News Desk Religion World

Fri 05 March 2021:

Pope Francis departs Rome for Baghdad this morning. In the Iraqi capital he will be welcomed by President Barham Salih and meet with political leaders and diplomats. He will visit Baghdad’s Syro-Catholic Cathedral of Our Lady of Salvation to meet with Christian leaders. 

Later, he will be welcomed by Iraqi President Barham Salih at an official ceremony in the Green Zone in Baghdad, which hosts Iraqi government buildings and many foreign embassies.

Francis is scheduled to meet with representatives of non-governmental organizations and diplomats.

He will visit Sayidat al-Nejat Cathedral in Baghdad, where dozens of people were killed in a terrorist attack in 2010 during a religious ritual.


The Pope is expected to make a speech and meet with Catholic and Syriac opinion leaders there.

On the second day of his visit, Francis will travel to Najaf province, where he will meet with top Shia cleric Ali al-Sistani. The meeting will be closed to the press.

Francis will also visit the ancient city of Ur, which lies on the outskirts of the modern city of Nasiriyah.

Ur was an important Sumerian city-state in ancient Mesopotamia which is believed to be the birthplace of Prophet Abraham.

There, the pontiff will address the world by making a speech on interfaith tolerance.

He will return to Baghdad in the evening to hold a religious ceremony at St. Joseph’s Chaldean Church.

On Sunday, Francis will visit Erbil, the capital of northern Iraq’s Kurdish region.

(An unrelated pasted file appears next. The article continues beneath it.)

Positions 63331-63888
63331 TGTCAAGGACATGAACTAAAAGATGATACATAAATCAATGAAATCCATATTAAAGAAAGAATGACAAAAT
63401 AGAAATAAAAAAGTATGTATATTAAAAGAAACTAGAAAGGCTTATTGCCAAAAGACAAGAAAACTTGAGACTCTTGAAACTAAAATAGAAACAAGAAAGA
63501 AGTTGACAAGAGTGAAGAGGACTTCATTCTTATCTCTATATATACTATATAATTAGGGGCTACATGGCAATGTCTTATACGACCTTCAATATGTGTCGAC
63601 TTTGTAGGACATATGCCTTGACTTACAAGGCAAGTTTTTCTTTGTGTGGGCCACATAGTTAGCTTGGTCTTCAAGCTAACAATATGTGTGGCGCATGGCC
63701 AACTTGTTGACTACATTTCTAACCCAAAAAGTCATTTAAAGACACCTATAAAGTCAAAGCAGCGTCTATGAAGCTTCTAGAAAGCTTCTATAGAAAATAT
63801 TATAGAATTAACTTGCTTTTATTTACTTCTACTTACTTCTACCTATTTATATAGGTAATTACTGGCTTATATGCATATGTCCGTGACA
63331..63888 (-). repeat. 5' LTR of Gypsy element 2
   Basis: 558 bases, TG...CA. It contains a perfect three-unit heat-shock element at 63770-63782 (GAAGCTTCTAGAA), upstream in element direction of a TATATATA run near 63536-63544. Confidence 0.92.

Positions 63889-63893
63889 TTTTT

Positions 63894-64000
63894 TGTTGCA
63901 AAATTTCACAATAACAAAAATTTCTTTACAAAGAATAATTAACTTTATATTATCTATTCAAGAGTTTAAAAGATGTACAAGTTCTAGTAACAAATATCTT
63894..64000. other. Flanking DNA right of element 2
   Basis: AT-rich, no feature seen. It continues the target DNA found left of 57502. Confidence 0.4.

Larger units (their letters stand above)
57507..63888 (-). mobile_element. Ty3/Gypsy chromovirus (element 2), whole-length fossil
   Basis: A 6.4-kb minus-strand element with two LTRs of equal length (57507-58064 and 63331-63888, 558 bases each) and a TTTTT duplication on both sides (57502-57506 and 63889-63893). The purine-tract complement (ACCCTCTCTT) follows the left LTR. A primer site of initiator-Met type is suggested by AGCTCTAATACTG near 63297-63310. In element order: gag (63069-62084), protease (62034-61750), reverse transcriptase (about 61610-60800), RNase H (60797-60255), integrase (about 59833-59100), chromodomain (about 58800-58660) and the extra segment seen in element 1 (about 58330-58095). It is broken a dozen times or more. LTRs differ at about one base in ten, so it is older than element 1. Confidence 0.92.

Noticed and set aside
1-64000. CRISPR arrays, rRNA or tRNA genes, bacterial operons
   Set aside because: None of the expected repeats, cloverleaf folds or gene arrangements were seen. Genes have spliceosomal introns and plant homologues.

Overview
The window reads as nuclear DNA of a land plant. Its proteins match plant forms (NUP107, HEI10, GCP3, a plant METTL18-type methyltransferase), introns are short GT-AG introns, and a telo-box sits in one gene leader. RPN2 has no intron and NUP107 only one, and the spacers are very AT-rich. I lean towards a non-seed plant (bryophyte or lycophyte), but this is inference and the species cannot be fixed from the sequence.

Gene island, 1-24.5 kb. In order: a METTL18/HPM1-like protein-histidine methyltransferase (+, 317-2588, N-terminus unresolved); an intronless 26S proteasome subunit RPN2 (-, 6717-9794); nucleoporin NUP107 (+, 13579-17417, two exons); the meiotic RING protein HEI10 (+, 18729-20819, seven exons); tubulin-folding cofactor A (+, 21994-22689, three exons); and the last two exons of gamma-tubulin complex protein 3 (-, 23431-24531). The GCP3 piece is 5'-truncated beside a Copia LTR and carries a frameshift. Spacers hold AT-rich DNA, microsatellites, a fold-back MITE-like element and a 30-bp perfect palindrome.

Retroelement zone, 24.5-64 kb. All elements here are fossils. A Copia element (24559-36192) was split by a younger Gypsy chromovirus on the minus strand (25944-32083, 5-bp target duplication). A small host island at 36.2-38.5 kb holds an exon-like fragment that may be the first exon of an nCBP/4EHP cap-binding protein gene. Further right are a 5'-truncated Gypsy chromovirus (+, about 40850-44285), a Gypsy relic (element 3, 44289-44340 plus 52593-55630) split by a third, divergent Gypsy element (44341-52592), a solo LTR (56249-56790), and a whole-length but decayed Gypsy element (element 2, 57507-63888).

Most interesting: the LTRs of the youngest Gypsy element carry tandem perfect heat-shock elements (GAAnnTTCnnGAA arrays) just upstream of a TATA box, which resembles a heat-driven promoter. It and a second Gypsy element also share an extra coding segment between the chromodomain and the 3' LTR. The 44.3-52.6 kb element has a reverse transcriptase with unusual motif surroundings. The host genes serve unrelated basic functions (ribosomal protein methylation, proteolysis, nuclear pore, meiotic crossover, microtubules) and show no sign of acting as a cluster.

The spiritual leader of the Catholic world will be welcomed by Iraq’s Kurdish Regional Government President Nechirvan Barzani as well as some religious and government officials at Erbil airport.

After his meeting with Barzani at the airport, Francis will travel to Mosul by helicopter.

Later, he will visit the Karkush region in Mosul, where a large Christian population resides, and will make a speech there.

It will be the pontiff’s first overseas visit since the COVID-19 pandemic began.

This is the first papal visit to Iraq and comes at a time when only a few hundred thousand Christians are left in the country. Following the US-led invasion of 2003, sectarian warfare prompted followers of Iraq’s multiple Christian denominations to flee and attacks by ISIS in 2014 further hit all minority communities. According to data from Erbil’s Chaldean Archbishop Warda, there were more than one million Christians in Iraq before 2003. Fewer than 300,000 remain today.

Pope Francis has boarded the plane in Rome, departing this morning for Baghdad. Photo: screengrab/AP video




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